NICE firms up NHS use of Vimizim for Morquio A syndrome

by Stephen Riddle

In 2015, NICE said that BioMarin’s Vimizim could be used to treat patients with the ultra-rare disease Morquio A syndrome, while real-world data was collected on its efficacy. Now – almost seven years later – it has upgraded the drug to routine NHS use.

In the meantime, NICE ha collected clinical data from 69 people treated with Vimizim (elosulfase alfa), which suggests that it is able to slow the progression of Morquio A – also known as mucopolysaccharidosis type 4A.

Morquio stunts growth in children born with the disease, squashing organs and causing severe disability. The average life expectancy is around 25 years, primarily because of respiratory failure and heart problems.

The final draft guidance removes uncertainty for patients in England and Wales with the disease, and has been welcomed by the MPS Society, which said the recommendation and continued access to the treatment “will give hope to people with MPS 4A, their families and carers of a better future.”

Its an endorsement of NICE’s approach of allowing access whilst collecting long term clinical and cost effectiveness data, the first time this was attempted by the NHS in England.

“It means this revolutionary drug, which works by replacing a missing enzyme that is needed to break down sugar, will help almost 100 children a year, giving them and their families real hope of better quality of life,” said NHS medical director Prof Steve Powis.

Vimizim was launched in the UK with a price of £395,000 per patient per year, making it one of the most expensive drugs used by the NHS, so the initial agreement with NICE – 18 months after the drug was approved in Europe – came as a massive relief to the patient community.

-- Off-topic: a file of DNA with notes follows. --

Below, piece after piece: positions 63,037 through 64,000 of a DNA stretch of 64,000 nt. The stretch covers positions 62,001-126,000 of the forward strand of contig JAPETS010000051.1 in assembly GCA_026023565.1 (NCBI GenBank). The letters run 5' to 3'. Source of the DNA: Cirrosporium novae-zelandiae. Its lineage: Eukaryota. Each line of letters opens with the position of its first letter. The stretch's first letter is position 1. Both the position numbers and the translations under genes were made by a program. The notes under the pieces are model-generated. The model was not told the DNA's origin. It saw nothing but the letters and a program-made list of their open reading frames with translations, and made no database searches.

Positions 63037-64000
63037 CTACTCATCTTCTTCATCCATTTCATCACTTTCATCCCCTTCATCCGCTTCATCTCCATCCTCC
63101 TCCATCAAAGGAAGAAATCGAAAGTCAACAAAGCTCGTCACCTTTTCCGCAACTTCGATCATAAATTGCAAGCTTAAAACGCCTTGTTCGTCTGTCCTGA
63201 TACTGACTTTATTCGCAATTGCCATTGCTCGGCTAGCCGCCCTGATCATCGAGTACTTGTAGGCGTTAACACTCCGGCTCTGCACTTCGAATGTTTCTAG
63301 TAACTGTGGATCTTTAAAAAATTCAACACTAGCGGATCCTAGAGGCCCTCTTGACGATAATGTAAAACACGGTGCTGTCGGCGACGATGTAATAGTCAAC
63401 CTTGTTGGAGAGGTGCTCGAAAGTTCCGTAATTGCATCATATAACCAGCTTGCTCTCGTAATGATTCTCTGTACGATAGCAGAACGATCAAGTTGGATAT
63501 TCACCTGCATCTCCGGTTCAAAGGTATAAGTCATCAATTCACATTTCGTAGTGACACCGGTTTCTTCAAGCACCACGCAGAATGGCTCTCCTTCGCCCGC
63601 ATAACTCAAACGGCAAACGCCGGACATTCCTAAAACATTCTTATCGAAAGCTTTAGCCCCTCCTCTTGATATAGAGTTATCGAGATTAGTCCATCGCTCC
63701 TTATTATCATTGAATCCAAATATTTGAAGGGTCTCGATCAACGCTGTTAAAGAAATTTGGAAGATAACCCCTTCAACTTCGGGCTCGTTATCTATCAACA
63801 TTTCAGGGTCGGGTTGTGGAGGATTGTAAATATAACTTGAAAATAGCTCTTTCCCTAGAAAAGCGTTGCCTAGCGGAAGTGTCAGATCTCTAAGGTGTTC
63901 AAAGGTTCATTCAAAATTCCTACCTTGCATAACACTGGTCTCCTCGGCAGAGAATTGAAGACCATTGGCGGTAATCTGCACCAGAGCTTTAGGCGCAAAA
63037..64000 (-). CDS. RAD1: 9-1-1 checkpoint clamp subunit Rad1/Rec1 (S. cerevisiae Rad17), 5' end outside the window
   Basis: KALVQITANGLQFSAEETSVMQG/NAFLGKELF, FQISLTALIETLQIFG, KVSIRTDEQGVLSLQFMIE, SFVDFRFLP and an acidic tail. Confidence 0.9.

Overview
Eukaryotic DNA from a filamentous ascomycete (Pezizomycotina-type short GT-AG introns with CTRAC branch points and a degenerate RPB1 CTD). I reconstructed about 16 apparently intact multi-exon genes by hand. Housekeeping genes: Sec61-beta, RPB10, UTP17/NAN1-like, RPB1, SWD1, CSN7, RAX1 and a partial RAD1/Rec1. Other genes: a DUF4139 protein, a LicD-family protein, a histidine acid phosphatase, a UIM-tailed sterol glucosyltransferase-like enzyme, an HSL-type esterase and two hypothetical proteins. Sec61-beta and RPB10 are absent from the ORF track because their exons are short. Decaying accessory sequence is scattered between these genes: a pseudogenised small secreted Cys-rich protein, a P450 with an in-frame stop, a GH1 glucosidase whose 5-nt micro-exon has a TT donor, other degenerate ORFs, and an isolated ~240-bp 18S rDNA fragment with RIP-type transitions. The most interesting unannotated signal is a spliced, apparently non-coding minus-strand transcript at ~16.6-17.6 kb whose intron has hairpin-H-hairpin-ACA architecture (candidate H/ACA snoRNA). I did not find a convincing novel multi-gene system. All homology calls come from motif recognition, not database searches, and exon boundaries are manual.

The decision to allow access came after an acrimonious period in which the MPS Society clashed with NHS England, winning a legal victory when a court ruled that criteria for assessing treatments was unfair.

NHS England handed the decision on access to NICE, which lead a collaboration between the MPS Society, Rare Diseases Research Partners, clinicians, NHS England and BioMarin to collect the real-world data on Vimizim. The company also offered a confidential discount on its list price.

“It has been a long and at times difficult journey, but due to the willingness of all parties to find innovative solutions…the long-term future of many within our MPS IVA community has been greatly improved,” said the organisation’s chief executive Bob Stevens.

“We want to thank the patients, clinicians and staff who have worked together to make this possible,” he added.

Given by intravenous infusion once a week, Vimizim replaces the enzyme lacking in people with MPS 4A. It is BioMarin’s top-selling drug, on course to make $650 to $700 million this year.

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